Making a Difference
One of the greatest problems facing the 21st Century American Church, in my opinion, is that we have allowed ourselves to be shaped more by our culture than by the Holy Spirit of God. Rather than transforming our culture under the Lordship of Jesus Christ, we have simply yielded and allowed the culture to shape us.
I see this in many aspects of life. As just one example, it used to be unthinkable to conduct business on Sundays. Now it's simply accepted. I'm sure you can think of many areas where this occurs.
Today I'd like to talk about one such area in which I think the Church has an opportunity to genuinely transform culture. It is in regard to race relations and racial reconciliation.
Recent news has featured two prominent cases of racism. One involves Cliven Bundy, the Nevada rancher battling against the Bureau of Land Management. Whatever sympathy he may have had from those who saw him as David against the Goliath of government, he squandered by opining that African-Americans were better off during the era of slavery than now receiving government subsidies. Most recently, the owner of the Los Angeles Clippers has allegedly been recorded telling his girlfriend that he doesn't like her bringing African-Americans to the games.
This is an area where our culture has clearly failed and is clearly continuing to fail. It is a monument to the failure of politics, which does not have the power to change a single human heart. It is a testament to the inadequacy of the law, which may prevent me from harming my neighbor but cannot compel me to love him. And it is a prime opportunity for the Church to let the light of Jesus shine through into this dark and quiet corner of our society that we still don't want to talk about.
How can the Church make a difference? How can we make this an area where we do not capitulate to social norms but instead act as salt and light? By standing united for the inclusive love of Jesus Christ and against such hateful attitudes. By saying with one voice that this is wrong. And by holding out the hope we all have in Jesus for forgiveness in this world and the richness of eternal life to come.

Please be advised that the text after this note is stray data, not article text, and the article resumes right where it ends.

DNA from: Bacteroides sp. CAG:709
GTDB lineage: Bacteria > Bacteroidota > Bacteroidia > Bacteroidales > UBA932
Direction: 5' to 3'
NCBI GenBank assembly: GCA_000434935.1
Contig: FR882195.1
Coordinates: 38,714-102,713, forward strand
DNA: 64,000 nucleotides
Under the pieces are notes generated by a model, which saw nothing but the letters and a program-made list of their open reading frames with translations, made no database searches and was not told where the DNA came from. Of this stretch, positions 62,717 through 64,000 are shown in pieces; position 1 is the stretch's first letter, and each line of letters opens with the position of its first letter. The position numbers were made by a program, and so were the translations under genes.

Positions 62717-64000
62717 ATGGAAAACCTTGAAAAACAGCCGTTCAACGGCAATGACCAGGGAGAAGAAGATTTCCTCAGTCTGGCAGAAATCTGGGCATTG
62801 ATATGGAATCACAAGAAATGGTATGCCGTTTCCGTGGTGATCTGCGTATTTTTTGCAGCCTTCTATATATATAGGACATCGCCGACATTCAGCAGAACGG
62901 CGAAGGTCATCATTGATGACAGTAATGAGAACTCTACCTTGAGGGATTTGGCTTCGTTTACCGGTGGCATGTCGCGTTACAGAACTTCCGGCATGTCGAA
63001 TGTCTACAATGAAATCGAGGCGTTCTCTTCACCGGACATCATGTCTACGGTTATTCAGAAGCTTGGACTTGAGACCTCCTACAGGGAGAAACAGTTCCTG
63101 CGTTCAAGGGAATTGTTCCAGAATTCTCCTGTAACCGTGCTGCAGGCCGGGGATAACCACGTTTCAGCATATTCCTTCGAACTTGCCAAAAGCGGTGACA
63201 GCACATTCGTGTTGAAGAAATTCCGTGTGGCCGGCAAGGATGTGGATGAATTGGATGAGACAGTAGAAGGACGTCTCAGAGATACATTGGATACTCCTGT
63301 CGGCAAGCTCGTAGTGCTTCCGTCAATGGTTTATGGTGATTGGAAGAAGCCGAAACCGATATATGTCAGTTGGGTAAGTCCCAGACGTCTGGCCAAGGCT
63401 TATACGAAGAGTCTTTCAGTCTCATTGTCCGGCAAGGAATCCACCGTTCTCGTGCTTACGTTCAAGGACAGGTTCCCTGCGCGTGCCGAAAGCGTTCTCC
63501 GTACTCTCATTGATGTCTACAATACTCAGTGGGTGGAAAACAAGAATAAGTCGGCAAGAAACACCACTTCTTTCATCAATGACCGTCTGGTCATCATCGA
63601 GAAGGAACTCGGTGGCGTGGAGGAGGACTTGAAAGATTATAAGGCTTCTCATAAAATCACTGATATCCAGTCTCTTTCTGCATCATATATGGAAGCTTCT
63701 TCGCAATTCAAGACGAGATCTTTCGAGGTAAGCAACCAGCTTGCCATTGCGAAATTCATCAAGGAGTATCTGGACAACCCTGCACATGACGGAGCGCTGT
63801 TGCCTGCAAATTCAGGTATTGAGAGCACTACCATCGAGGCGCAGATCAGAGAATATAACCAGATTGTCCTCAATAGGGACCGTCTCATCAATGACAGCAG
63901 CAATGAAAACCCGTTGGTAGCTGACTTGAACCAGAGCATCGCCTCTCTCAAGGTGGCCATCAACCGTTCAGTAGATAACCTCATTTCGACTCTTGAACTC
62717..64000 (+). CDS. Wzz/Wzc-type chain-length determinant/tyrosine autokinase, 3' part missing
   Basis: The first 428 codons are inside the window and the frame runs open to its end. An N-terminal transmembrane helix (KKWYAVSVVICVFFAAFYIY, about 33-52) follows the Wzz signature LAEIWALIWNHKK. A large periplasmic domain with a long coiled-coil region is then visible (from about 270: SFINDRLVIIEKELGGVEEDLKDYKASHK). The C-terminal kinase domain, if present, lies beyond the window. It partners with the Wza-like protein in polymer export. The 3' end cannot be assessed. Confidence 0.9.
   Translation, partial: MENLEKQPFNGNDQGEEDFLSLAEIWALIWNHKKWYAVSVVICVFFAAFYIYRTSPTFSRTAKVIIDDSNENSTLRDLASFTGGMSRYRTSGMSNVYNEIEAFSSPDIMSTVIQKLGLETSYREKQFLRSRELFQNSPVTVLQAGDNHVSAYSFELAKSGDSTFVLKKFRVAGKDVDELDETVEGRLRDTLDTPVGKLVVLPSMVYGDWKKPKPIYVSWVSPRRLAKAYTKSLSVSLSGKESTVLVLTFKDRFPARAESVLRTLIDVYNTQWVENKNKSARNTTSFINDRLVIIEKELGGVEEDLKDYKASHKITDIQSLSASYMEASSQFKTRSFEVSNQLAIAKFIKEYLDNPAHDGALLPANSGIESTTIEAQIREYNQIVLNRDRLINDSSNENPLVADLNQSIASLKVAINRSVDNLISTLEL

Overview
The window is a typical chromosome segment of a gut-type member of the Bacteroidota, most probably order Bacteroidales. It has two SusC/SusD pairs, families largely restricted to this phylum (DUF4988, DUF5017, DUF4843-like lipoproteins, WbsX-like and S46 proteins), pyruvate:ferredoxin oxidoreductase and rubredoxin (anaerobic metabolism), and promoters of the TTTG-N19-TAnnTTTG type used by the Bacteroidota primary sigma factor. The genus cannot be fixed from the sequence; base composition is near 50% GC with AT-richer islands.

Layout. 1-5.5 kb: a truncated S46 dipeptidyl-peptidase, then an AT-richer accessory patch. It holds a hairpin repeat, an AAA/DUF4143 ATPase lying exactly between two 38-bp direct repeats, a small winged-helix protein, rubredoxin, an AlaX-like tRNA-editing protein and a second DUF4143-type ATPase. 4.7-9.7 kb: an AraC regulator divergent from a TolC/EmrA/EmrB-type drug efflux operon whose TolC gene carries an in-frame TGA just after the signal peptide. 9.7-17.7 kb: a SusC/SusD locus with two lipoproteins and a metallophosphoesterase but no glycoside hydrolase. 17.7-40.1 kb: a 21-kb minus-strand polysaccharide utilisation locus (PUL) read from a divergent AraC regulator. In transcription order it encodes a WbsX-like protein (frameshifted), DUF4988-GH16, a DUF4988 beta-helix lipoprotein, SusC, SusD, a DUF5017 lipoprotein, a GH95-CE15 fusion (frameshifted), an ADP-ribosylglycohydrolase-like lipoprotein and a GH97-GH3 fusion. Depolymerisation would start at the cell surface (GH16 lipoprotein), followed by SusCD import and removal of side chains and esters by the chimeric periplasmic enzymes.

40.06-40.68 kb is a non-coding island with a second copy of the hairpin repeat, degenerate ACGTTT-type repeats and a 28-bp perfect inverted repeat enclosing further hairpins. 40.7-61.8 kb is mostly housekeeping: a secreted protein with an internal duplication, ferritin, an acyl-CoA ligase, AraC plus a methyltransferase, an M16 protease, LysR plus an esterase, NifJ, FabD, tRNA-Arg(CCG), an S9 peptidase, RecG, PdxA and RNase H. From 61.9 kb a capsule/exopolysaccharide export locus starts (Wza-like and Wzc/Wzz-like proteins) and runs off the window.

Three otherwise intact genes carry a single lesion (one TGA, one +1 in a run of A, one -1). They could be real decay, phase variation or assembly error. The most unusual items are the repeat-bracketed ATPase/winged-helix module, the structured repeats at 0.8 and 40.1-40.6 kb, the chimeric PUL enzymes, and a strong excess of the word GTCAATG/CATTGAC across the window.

Before the throne of God stand people from every family, every nation, every language, and every ethnicity on this planet. Before God, there is only one race-the human race. The church should reflect that here on earth, leading the way forward, showing the world that there is a better way-God's way.
We should not wait for cultural African-American leaders to try to address this. We, the body of Christ, need to address it. We need to address it in our own hearts. We need to address it in our respective congregations. We need to address it in our communities and in our institutions. And we need to address it now.
I'm happy to pastor a congregation that includes a number of African-Americans and people from other cultures. We recently received into membership our third family from India. These are not "token" minorities, but active members and church leaders. My life, and the church I shepherd, would be immeasurably poorer without them. It is a foretaste of heaven for me and for the church.
Don't you want that?
Keith Richardson is the pastor of Barnwell First Baptist Church.
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